Secondly Zain have announced that plans are at an advanced stage to launch cell phone banking in Kenya. M-Pesa is strictly a money transfer service and it has already proved to be devastating to banks, now imagine what the effect of a full cell-phone banking service would be? And to make matters worse, this comes at a time when banks have been hit hard by the Equity Bank phenomenon. As you read this we have a total about 4 to 5 million account holders in Kenya. Out of those over 2.5 million (and rapidly growing) are with Equity Bank. The big banks have tried everything, including spreading malicious lies that Equity is in financial trouble or is headed for collapse. It has not worked. They have also poached staff in hoards from Equity, but they have still not been able to replicate the Equity Bank magic. Well I have some free advice for them. The executives who make key decisions at these banks need to move from Westlands and Kilimani and live somewhere like Dandora or Eastlands for a month to even begin to understand the ordinary Kenyan, the very person they are trying to attract as a client.
The bottom line is that M-Pesa is a very convenient service for many poor and middle class Kenyans and they have responded by using it in such huge volumes. The service is a vital lifeline for many ordinary wananchi now.
Contrast that with the real money launderers of Kenya who are Mr Michuki’s colleagues in the crowded grand coalition cabinet. Remember the still unresolved Anglo-Leasing scam? Remember the leaked Kroll report which detailed billion of shillings being laundered abroad, some of it from Nigeria’s former dictator Sani Abacha coming to Kenya on transit abroad? Ironically the worst crimes in Kenya’s financial sector have been committed by the so called big banks. Citibank for instance is the main bank that has been used by the likes of Gideon Moi to transfer huge sums of stolen public funds overseas, according to the Kroll report and other impeccable sources.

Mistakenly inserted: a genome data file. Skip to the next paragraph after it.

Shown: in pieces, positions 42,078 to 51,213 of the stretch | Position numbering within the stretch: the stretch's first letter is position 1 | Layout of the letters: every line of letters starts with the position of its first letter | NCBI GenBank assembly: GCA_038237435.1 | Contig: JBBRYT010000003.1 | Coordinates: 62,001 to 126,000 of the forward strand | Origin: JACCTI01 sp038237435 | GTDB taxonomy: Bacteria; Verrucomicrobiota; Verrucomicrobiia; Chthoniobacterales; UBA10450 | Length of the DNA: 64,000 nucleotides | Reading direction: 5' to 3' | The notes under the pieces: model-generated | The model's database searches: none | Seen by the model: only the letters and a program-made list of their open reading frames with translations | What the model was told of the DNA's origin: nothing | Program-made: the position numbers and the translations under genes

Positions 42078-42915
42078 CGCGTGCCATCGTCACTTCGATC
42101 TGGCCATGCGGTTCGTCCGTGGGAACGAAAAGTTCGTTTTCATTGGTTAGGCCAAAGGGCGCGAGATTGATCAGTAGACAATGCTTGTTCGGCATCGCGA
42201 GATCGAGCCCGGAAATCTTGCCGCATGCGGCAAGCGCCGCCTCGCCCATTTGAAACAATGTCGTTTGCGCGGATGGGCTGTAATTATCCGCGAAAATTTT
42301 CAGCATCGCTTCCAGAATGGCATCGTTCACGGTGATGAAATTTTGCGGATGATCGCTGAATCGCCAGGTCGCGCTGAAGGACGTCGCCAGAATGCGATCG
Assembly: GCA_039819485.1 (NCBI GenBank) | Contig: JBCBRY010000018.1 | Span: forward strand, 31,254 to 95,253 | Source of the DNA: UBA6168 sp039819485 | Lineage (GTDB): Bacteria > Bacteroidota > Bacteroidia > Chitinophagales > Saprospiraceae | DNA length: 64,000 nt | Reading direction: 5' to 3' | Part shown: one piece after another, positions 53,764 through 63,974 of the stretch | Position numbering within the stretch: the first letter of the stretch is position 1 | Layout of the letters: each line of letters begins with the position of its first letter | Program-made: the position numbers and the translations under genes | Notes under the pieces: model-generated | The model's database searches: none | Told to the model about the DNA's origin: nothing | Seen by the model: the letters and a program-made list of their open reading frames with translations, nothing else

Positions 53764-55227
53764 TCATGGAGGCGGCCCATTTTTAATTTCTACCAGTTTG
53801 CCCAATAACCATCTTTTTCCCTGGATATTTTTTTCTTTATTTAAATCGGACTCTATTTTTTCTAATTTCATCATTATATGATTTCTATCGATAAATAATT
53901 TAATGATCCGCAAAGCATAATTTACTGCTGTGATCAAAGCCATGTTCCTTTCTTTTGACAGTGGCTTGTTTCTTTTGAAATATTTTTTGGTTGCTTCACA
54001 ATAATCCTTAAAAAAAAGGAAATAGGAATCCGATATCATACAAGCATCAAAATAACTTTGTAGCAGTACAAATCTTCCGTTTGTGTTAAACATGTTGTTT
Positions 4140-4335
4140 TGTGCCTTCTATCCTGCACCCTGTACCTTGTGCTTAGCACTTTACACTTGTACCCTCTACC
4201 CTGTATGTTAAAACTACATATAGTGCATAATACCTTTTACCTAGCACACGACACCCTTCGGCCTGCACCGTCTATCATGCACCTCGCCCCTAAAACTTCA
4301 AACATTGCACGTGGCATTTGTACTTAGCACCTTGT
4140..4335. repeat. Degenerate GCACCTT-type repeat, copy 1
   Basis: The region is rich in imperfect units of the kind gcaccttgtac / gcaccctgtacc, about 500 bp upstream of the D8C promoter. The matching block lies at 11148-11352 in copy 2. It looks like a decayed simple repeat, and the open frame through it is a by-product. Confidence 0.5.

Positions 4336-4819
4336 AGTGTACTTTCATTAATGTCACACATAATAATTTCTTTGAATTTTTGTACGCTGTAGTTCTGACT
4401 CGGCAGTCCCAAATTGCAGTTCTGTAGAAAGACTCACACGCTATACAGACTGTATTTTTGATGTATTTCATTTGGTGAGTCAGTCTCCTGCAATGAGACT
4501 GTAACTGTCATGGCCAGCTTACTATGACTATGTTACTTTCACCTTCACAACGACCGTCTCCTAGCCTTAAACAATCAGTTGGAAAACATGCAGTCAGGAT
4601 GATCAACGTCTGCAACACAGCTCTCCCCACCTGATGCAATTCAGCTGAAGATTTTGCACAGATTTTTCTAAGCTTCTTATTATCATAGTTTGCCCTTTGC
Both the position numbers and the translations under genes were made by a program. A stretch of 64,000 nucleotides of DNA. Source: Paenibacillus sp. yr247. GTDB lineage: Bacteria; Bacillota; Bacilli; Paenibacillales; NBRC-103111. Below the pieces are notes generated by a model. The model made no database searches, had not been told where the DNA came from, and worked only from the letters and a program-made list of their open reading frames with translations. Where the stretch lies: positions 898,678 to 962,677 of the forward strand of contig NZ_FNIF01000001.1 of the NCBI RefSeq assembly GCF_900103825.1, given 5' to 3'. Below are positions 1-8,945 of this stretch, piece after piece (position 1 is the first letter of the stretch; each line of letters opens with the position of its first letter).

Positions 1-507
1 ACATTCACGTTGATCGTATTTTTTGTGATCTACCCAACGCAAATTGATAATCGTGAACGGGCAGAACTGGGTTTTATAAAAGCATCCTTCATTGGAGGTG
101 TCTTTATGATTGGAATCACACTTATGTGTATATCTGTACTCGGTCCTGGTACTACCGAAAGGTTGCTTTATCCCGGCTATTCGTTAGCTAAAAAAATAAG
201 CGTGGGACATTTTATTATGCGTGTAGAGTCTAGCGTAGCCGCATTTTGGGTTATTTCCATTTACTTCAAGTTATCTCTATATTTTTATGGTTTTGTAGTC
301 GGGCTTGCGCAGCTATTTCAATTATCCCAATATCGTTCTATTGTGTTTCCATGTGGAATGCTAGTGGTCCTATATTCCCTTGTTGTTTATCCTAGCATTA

So what is Michuki really up to? Is the idea to shut down M-pesa so that the big banks benefit? Or perhaps to introduce new regulations to ensure that all the cash passes directly through banks who will charge hefty commissions of course?
It is ironic that one of the reasons why Michael Joseph was posted to Kenya by Vodafone was because it was felt that he did not have the necessary “papers” to head a Vodafone operation in Europe or elsewhere. So Africa was the place. And yet keen observers have been able to quickly identify this man as one of the major driving forces behind the phenomenal success of Safaricom.
He came up with and pushed the M-Pesa idea very hard even when it looked like a pretty risky venture that could go badly wrong. But what really bawled me over were the recent events at the mobile phone operator.
It all started when Zain (formerly Celtel) came up with the Kshs 3 a minute call rate and were quickly followed by Orange mobile’s Kshs 1 a minute call rate.
I must admit that even I thought that this was the beginning of the end of Safaricom. I said to myself that their M-Pesa service would come in very handy now that there would be greatly reduced profits from their core revenue source of talk air time. And there were good reasons for this deduction. The Safaricom IPO had caused a lot of anger against the company as the shares continue to plummet. Then it was clear that what was going to result was a price war of sorts. Maybe Safaricom would have to come up with a call rate of 90cts a minute or something, thought.
But even as the dark clouds continued to gather rapidly at the Safaricom headquarters along Waiyaki Way in Nairobi, Michael Joseph and his troops were preparing to pull yet another rabbit from the hat.
That “rabbit from the hat” was the Jibambie campaign where call charges are pegged on the air time value that a customer purchases with a Kshs 1,000 scratch card qualifying for a kshs 3 per minute call rate (lower than the Kshs 4 rate that has always been charged to post paid customers).
This single idea completely changed the ground rules. Kshs 1,000 cards have suddenly become very popular which in turn has greatly revived the dealer and re-seller interest which had rapidly been waning in the days when Bamba Mbao (The Kshs 20 scratch card) ruled. Naturally with higher commission potential, every small shop and retail outlet now sells the Safaricom Kshs 1,000 scratch cards these days. Imagine what that does to the company treasury apart from helping the company avoid an ugly price war and in the process completely changing the ground rules? So far there has been absolutely no response from their competitors to this “checkmate” move.
Michael Joseph of Safaricom highlights the promise – & peril – of doing business in Africa…
Want to know why money-makers aspire to be Fabian?
Read this: http://www.relfe.com/plus_5_.html